The dark side of the cancer lobby

Everyone with money to spend has lobbyists in Washington, DC.

For example, there are lobbyists against cancer—such as the politically correct anti-smoking legions. And all those who lobby for ever more funding for cancer research to “race for a cure” (while the cure always seem to out run them). But cancer-causers also have lobbyists.

When I first went to work as a senior investigator at the NCI in 1984, an influential book on the “Causes of Cancer,” was making the rounds.  It was written by British epidemiologists Richard Peto and Richard Doll.  (Dr. Doll had been around for awhile having early in his career participated in the Nazi War on Cancer as I discussed in my report Classified Cancer Answers.) And anything British seems to command more attention among American elites—including the “Mandarins of Medicine” at NIH. 

Doll and Peto posited that nearly 90 percent of human cancers were due to risk factors that are under the control of the individual. Things like diet, smoking, exercise, and sun exposure (although concerns about sunlight and moderate smoking have become overblown and left science behind, as I’ve told you before here in the Dispatch, as well as in my Insiders’ Cures newsletter).

That meant that potential industrial carcinogens—pollutants, aerosols, chemical additives to foods and consumer goods—were only considered a relatively minor problem. Despite the fact that government scientists have indeed classified numerous chemicals— such as formaldehyde, many common chemical solvents, as well as many widely-used pesticides, fungicides, herbicides and insecticides—as carcinogens. 

And that has led to some major lobbying from the chemical industry—to demand even more studies and data before any action is taken by the government. (This is essentially the same strategy NIH uses by endlessly researching the same questions on safety and effectiveness of CAM. Studies whose results always require …well, more studies,  ensuring that CAM never moves further into actual mainstream practice by physicians—fulfilling their unspoken agenda.)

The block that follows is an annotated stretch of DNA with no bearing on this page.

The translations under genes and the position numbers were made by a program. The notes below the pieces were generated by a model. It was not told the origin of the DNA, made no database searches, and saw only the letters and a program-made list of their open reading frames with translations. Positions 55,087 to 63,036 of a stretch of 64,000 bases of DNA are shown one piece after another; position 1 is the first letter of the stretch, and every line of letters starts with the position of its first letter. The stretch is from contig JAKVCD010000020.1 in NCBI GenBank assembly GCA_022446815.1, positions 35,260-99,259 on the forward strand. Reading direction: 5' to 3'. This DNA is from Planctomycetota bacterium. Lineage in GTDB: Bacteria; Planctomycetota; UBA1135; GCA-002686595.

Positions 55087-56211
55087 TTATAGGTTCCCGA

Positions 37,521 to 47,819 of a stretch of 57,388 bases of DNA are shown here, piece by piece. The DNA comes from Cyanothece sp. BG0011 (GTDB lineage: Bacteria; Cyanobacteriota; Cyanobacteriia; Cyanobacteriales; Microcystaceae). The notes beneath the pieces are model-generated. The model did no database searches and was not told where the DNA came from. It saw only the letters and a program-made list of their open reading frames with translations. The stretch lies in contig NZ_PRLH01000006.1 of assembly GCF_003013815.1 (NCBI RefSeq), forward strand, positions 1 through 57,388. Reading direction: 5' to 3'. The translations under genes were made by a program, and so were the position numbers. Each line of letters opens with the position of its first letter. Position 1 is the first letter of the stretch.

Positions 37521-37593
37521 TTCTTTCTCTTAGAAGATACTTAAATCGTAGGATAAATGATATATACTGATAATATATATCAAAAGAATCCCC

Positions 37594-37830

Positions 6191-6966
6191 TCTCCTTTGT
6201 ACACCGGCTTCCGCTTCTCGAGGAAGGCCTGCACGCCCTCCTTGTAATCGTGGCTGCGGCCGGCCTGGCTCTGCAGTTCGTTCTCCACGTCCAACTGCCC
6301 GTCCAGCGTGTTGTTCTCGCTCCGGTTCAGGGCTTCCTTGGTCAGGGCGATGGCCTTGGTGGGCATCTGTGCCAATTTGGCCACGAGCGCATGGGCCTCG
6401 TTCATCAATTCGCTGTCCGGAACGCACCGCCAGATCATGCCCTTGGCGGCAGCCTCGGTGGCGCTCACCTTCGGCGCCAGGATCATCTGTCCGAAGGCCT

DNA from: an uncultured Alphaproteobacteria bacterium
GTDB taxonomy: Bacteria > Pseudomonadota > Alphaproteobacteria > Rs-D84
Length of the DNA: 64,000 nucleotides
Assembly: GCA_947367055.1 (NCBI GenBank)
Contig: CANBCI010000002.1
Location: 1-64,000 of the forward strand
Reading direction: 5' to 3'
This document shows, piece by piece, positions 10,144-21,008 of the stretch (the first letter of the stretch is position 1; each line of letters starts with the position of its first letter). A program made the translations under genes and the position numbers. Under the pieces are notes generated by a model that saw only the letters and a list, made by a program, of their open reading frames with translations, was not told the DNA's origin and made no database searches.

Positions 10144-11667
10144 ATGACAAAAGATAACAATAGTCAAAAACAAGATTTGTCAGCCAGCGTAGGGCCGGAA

But this sort of political heel-dragging is nothing new.

When I served at Walter Reed I was in charge of an archive that had been received from Dr. Arthur J. Vorwald of the Saranac Lake Laboratory for lung diseases, located high in the Adirondack Mountains of New York. Originally, the Saranac Lake Lab was set up as a “Nature Cure” sanitarium for patients with tuberculosis (and, for the record, many of them made full recoveries there—without a single antibiotic). But later, the lab shifted to studying the effects of asbestos on lung diseases, including lung cancer. And despite the fact that the Vorwald archives from the 1930s provided evidence that asbestos is, in fact, carcinogenic, it took decades for industry and government to acknowledge the facts and actually take any action. 

Unfortunately, a lot of the science got lost in the process. Working with Nobel laureate Baruch Blumberg and his colleagues, we developed evidence that lung cancer is only caused by one type of the many different kinds of asbestos fibers. Which could have saved a lot of wasteful demolition, litigation, and hysteria about asbestos over the past several decades.

Yet my military medical superiors in the government strongly suggested that I not testify about it, either in courts, or even to their own Armed Forces Epidemiology Board (in terms of shipbuilding and pipefitting exposures, etc). 

They also strongly suggested I not participate in a conference that had been organized to look at other risk factors for lung cancer (i.e. factors other than smoking). 

When it comes to cancer, politics have consistently won out over science—whether it comes to smoking, asbestos, and now all these chemical carcinogens. And self-interest, whether protecting big industry or just petty government “careers,” has continually prevented the public from learning the truth. Until now, that is.


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